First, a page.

Systemic Crisis Management and Central Bank Independence. An Empirical Analysis
The current financial crisis, through its global dimension, resulted in an intensification of efforts of specialists to find the best policies for crisis management, on the one hand, and to improve the regulatory and supervision framework, on the other hand, both essential conditions for restoring the confidence in the financial system. The goal of the present study is to build a bridge among these recent studies and other approaches, older or newer, on the role of central bank in ensuring financial stability. More concrete, the goal of our scientific approach is to determine, based on empirical analysis, if there is a relationship of dependency between the costs of systemic crises and central bank independence, an issue, otherwise, little explored in literature. In other words, we will try to answer the question: Do central banks with higher degree of independence manage systemic crises more effectively than with lower level of independence? At first glance, the answer would be that central banks with higher degree of independence are able to manage more efficiently systemic crises. The results of the empirical analysis based on a sample of 40 systemic crises, however, led us to another conclusion, namely those central banks with higher degree of independence showed a poor performance in reducing the costs and duration of the crisis, but managed to maintain lower inflation rates during these periods.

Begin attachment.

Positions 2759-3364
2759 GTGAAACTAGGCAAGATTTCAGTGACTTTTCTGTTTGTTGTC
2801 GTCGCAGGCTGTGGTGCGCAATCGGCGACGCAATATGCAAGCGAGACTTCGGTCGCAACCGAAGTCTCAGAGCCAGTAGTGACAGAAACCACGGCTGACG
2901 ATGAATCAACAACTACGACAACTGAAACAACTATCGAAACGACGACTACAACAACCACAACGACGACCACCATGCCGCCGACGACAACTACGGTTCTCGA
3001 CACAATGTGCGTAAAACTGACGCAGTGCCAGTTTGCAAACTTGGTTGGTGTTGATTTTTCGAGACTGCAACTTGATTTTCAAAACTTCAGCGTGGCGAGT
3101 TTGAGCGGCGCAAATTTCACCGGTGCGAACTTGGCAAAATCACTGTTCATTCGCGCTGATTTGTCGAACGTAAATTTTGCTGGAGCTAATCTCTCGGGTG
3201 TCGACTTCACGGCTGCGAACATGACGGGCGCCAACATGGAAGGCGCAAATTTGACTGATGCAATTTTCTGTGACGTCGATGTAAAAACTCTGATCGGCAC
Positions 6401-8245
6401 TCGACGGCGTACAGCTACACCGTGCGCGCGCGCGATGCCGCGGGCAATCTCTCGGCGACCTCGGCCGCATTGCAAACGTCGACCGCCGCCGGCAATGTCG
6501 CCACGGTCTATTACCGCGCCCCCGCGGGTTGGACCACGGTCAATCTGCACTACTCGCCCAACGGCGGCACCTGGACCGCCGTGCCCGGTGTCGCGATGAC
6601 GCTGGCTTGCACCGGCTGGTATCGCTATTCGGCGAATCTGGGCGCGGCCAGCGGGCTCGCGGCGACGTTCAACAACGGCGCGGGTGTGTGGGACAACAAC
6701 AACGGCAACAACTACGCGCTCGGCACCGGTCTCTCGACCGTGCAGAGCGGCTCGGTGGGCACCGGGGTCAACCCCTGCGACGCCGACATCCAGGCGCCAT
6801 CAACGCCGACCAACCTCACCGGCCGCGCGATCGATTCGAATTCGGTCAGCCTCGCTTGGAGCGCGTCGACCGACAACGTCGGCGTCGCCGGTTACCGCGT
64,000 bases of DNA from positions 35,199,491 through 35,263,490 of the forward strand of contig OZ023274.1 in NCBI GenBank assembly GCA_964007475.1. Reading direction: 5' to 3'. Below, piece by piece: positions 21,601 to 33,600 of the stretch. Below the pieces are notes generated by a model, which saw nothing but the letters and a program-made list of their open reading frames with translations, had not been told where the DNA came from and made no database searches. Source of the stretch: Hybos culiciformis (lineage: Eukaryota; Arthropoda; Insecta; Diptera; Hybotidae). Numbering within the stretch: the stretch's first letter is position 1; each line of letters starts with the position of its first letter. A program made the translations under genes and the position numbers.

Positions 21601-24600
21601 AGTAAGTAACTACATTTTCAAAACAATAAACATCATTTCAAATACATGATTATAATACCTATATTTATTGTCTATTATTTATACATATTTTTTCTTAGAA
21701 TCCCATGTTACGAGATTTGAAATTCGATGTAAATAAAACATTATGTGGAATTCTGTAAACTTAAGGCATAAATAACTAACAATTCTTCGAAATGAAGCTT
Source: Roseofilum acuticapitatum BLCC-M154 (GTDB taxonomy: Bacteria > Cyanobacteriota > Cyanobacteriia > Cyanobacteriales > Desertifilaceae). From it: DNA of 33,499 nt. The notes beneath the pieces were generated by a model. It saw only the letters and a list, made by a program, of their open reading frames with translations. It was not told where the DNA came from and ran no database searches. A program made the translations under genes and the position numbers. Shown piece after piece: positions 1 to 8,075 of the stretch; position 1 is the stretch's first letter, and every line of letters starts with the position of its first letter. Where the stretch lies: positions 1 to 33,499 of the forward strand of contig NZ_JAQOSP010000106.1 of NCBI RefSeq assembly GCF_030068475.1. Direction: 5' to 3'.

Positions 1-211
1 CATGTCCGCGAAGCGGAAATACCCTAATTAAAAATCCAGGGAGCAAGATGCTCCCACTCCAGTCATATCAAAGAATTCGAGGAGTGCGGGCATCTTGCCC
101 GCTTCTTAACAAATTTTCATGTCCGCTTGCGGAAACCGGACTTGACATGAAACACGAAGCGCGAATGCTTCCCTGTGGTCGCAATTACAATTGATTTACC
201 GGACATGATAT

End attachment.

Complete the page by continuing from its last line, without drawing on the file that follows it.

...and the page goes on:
Volume (Year): 12 (2010)
Issue (Month): 28 (June)
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- Luis Ignacio JÃ¡come, 2008. "Central Bank Involvement in Banking Crises in Latin America," IMF Working Papers 08/135, International Monetary Fund.
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